dnsZones DNS zones searchable and accessible array of DNS zones ["",""]
noInternet No Internet, set when the PvD only provides restricted access to a set of services boolean true
characteristics Connectivity characteristics JSON object See Section 4.3.1
metered metered, when the access volume is limited boolean false

It is worth noting that the JSON format allows for extensions. Whenever an unknown key is encountered, it MUST be ignored along with its associated elements.

4.3.1. Connectivity Characteristics Information

The following set of keys can be used to signal certain characteristics of the connection towards the PvD.

They should reflect characteristics of the overall access technology which is not limited to the link the host is connected to, but rather a combination of the link technology, CPE upstream connectivity, and further quality of service considerations.

JSON key Description Type Example
maxThroughput Maximum achievable throughput object({down(int), up(int)}) in kbit/s {"down": 10000, "up": 5000}
minLatency Minimum achievable latency object({down(int), up(int)}) in msec {"down": 10, "up": 20}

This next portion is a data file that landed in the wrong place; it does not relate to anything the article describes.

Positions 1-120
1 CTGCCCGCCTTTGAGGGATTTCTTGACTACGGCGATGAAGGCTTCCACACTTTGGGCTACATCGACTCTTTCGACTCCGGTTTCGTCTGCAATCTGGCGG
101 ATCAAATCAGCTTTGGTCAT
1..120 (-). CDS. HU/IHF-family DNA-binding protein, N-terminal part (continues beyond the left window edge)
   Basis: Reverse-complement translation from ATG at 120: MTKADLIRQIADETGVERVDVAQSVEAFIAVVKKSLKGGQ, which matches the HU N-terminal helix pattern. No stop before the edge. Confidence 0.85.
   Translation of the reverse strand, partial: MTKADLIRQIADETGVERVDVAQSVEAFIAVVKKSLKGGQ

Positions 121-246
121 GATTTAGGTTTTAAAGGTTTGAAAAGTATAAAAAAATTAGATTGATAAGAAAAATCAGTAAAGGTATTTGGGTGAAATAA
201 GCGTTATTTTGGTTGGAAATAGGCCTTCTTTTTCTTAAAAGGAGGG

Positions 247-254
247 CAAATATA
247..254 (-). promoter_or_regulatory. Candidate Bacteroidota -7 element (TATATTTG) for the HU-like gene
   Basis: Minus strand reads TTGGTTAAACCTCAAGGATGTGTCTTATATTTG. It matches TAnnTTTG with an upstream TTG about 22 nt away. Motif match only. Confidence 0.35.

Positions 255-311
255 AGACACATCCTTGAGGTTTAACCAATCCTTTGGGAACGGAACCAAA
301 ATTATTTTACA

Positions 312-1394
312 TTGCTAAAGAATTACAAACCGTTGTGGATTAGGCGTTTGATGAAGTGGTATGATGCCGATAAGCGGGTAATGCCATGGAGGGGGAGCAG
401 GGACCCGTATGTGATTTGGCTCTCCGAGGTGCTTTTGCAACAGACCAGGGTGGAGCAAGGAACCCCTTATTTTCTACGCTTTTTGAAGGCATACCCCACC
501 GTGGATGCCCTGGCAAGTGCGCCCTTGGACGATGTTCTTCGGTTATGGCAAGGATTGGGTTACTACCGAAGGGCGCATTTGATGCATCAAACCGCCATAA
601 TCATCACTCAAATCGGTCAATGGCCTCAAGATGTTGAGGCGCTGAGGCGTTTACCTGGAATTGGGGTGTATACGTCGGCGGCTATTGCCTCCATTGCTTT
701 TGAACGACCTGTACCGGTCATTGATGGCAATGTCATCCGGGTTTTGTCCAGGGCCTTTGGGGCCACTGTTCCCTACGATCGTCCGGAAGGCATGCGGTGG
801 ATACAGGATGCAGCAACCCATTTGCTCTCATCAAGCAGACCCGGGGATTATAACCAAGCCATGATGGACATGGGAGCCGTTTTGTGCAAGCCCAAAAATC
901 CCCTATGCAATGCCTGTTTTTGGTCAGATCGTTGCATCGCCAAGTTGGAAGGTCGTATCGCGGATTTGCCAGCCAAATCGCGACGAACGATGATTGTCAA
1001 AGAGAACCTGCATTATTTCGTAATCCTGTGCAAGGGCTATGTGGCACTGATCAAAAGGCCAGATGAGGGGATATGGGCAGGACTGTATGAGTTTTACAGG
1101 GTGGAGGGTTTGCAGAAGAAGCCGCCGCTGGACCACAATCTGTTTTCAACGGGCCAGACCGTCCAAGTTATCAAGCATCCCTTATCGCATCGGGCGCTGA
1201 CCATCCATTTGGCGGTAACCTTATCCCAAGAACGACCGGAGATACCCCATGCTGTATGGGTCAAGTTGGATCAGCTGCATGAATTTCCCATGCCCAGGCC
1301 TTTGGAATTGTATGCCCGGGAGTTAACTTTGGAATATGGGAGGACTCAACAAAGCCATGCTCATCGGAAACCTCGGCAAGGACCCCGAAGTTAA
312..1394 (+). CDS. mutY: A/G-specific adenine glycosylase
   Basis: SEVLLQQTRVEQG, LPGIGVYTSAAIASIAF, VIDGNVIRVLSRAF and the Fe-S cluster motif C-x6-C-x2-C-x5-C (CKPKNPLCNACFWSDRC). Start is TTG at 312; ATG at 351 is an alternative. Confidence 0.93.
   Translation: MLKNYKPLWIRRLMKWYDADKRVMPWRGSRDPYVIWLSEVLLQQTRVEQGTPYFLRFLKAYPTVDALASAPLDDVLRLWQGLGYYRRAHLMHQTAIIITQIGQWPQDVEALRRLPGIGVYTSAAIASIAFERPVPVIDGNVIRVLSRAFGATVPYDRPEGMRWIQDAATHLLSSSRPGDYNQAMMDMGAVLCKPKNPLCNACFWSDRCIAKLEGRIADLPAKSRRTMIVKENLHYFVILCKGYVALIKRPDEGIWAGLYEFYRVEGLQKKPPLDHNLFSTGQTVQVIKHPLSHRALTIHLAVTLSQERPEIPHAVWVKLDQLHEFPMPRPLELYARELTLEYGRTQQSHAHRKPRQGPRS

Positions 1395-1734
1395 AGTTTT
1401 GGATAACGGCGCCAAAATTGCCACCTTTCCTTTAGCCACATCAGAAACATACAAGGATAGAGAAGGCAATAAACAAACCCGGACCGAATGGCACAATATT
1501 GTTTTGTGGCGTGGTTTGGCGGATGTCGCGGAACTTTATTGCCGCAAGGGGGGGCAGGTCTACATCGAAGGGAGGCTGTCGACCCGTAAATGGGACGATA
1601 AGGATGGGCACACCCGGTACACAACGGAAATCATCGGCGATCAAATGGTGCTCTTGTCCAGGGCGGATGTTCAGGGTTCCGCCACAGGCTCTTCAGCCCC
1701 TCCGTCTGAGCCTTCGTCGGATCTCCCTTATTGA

rl Maximum achievable reliability object({down(int), up(int)}) in losses every 1000 packets {"down": 0.1, "up": 1}

4.3.2. Private Extensions

JSON keys starting with "x-" are reserved for private use and can be utilized to provide information that is specific to vendor, user or enterprise. It is RECOMMENDED to use one of the patterns "x-FQDN-KEY" or "x-PEN-KEY" where FQDN is a fully qualified domain name or PEN is a private enterprise number under control of the author of the extension to avoid collisions.

4.3.3. Example

Here are two examples based on the keys defined in this section.

  "name": "Foo Wireless",
  "localizedName": "Foo-France Wifi",
  "expires": "2017-07-23T06:00:00Z",
  "prefixes" : ["2001:db8:1::/48", "2001:db8:4::/48"],
  "characteristics": {
   "maxThroughput": { "down":200000, "up": 50000 },
   "minLatency": { "down": 0.1, "up": 1 }
  "name": "Bar 4G",
  "localizedName": "Bar US 4G",
  "expires": "2017-07-23T06:00:00Z",
  "prefixes": ["2001:db8:1::/48", "2001:db8:4::/48"],
  "metered": true,
  "characteristics": {
    "maxThroughput": { "down":80000, "up": 20000 }

4.4. Detecting misconfiguration and misuse

Although some solutions such as IPsec or SEND [RFC3971] can be used in order to secure the IPv6 Neighbor Discovery Protocol, actual deployments largely rely on link layer or physical layer security mechanisms (e.g. 802.1x [IEEE8021X]) in conjunction with RA Guard [RFC6105].